Career Path

Menu planner puts top fare in the air

by Jayanti Menches

Menu design
Thomas Chung
Catering manager
Chinese food development
Cathay Pacific Airways

Anyone who has organised a dinner party knows that menu planning is more than just a numbers game. The size of your kitchen, the type of cuisine you plan to serve and the people invited can all drastically affect the results of your creative endeavours. Planning a varied weekly menu for a family of four can seem even more daunting.

Nothing, however, compares with the challenge of developing an in-flight menu for an airline which can serve up to 50,000 meals a day to travellers with differing tastes, demands and expectations. The skills required for this kind of food service operation are quite distinct from those needed in any other catering business.

"In a hotel or restaurant you can be innovative and creative. Customers are coming to you for the food and you can change and control things," says Thomas Chung, catering manager, Chinese food development, for Cathay Pacific Airways. "When flying, people are interested in getting to their destination. They are not thinking about what they are going to eat."

Space restrictions on an aircraft are a major consideration. "We have to strike a balance in terms of choice, quantity and type of food and still offer the very best," Mr Chung explains. "Hygiene and safety are the first priorities. We have to cook, chill and keep food at a certain temperature before it is served."

"We have to strike a balance in terms of choice, quantity and type of food and still offer the very best"

Early start
Mr Chung realised he belonged in the kitchen when still at high school. He learned the fundamentals of menu planning, budgeting, purchasing and cooking at an early age when he and his three sisters took turns to run the family kitchen for a year each. "We did the shopping, controlled the money and decided on all the meals," he recalls.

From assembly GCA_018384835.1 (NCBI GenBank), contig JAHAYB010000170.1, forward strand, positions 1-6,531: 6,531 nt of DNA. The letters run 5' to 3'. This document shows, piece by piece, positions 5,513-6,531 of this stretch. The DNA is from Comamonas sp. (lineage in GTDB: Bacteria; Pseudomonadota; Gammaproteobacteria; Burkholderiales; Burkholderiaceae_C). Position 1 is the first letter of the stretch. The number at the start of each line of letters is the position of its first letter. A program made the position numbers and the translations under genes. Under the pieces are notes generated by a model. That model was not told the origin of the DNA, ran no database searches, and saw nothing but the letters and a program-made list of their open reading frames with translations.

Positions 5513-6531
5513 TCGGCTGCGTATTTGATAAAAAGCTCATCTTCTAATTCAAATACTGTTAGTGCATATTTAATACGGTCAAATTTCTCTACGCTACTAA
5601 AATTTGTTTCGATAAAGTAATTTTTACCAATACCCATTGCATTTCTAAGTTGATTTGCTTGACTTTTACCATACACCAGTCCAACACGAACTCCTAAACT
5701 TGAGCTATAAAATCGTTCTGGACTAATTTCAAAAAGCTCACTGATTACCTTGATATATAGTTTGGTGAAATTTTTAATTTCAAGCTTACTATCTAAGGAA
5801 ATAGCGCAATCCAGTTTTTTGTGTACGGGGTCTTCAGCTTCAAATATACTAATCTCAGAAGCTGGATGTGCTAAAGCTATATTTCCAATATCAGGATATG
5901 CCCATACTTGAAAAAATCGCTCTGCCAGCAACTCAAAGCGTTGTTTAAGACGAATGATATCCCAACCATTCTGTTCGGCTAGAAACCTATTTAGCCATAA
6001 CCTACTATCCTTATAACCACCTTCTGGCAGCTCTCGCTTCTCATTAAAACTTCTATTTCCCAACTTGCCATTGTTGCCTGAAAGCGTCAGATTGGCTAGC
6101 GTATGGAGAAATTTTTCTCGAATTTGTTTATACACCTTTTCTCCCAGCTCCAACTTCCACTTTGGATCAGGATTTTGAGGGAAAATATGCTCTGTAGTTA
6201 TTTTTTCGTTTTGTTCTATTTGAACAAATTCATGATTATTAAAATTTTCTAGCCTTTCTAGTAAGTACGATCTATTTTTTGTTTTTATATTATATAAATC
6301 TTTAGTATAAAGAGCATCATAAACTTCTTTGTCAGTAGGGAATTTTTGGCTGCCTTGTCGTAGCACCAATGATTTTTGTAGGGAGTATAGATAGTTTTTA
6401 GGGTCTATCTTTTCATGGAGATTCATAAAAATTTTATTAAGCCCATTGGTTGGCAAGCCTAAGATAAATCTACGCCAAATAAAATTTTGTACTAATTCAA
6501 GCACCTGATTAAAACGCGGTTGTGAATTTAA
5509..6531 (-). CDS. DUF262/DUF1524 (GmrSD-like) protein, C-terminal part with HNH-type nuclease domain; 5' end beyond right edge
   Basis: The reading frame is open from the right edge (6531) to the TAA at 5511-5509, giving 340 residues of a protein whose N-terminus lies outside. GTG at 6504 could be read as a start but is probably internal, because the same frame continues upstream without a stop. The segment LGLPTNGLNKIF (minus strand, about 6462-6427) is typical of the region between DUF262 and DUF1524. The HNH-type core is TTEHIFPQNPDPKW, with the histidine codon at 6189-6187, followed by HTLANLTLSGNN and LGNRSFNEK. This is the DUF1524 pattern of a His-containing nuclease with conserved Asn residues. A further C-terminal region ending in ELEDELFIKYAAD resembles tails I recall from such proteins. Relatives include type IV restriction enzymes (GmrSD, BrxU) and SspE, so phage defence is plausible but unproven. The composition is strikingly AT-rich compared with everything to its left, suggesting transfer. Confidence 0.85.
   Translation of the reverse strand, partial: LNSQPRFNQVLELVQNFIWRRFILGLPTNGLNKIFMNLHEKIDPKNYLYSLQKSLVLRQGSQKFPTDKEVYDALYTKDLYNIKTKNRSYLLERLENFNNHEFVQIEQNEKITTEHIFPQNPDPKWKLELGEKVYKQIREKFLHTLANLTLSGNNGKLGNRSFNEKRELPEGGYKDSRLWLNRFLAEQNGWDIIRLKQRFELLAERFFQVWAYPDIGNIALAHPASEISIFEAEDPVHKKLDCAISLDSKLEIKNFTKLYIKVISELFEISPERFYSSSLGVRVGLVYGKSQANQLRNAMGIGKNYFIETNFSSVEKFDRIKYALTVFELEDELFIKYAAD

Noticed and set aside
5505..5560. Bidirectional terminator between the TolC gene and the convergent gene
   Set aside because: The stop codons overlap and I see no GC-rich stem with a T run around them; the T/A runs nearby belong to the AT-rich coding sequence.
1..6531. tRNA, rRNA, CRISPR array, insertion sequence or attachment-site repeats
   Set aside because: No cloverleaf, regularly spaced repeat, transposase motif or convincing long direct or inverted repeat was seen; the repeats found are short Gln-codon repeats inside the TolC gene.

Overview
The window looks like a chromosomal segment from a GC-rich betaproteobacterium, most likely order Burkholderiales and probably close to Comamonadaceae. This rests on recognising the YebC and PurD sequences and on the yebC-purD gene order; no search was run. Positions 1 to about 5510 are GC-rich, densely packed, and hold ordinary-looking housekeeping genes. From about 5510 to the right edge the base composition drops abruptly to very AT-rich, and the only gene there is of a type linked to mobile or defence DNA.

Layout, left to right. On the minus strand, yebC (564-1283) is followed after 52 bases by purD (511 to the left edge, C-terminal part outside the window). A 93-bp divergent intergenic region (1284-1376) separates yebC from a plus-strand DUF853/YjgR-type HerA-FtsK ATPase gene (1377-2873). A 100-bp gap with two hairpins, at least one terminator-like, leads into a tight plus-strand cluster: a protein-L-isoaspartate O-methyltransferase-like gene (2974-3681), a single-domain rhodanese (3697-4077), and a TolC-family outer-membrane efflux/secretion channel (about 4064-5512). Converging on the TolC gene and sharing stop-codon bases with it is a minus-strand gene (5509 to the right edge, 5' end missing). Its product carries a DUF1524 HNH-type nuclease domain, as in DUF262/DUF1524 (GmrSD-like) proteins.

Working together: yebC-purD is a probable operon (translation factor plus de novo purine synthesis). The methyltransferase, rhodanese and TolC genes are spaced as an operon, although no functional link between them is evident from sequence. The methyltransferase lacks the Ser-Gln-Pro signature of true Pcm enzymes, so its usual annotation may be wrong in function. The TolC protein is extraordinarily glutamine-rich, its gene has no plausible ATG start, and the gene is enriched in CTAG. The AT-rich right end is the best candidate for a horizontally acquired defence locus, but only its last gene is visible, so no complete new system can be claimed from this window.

On leaving school, he worked as a restaurant bus boy and then in hotel housekeeping. Seeing the need for further education, he attended the school of travel industry management at the University of Hawaii and focused on food and beverage operations.

Returning to Hong Kong in 1990, Mr Chung joined a local hotel as a management trainee and, after 18 months, was offered a position with Cathay Pacific where his career took off.

Mr Chung handled international and general menu planning until, four years ago, Cathay Pacific created a new catering position for Chinese cuisine. He was promoted to oversee Chinese food development and now plans menus and manages Chinese catering on a global basis. Given that Hong Kong is the airline's home base, discriminating passengers expect the very best. "Preparation is a big challenge," he says. "Chinese people expect everything fresh. They want the wok aroma which is difficult to create when it comes to in-flight catering!"

Food feedback
Airline menus are generally planned on a quarterly rotation. In Hong Kong, changes are monthly and some routes may even require a weekly rotation due to high passenger volumes. Once the menu is decided and items prepared, everything must be tasted to ensure it meets specifications. "You may taste more than 100 dishes and be able to tell the difference or what is missing," explains Mr Chung, who admits he loves to eat.

Regular surveys are conducted to gauge customer feedback and comments from cabin crew are also welcomed so that improvements can be made.

Everyone in the airline catering business knows each other and career opportunities in menu planning are limited. Most people in the field gained experience as a chef or restaurant manager before joining an airline and it still takes time to understand airport abbreviations, aircraft and cabin layouts.

As a first step, Mr Chung recommends joining a catering team to gain a solid understanding of the food and beverage industry and to build up knowledge of different cuisines. "The airline business is all about people," he says, "and menu planners must be able to deal with customers, cabin crew, chefs, suppliers and operational staff."

China Opportunities

According to Mr Chung, during the next 10 to 15 years, the mainland travel industry will become more important. "Major carriers in China are looking at a more international approach. They will need people with international experience and a knowledge of menu planning," he says.

Although many people from other countries are working in China in the hospitality industry, there are not too many with experience in airline catering and menus. Farther ahead, the Beijing Olympics in 2008 are expected to give a big boost to the travel industry and create more job opportunities.


Taken from Career Times 25 June 2004, p. 32
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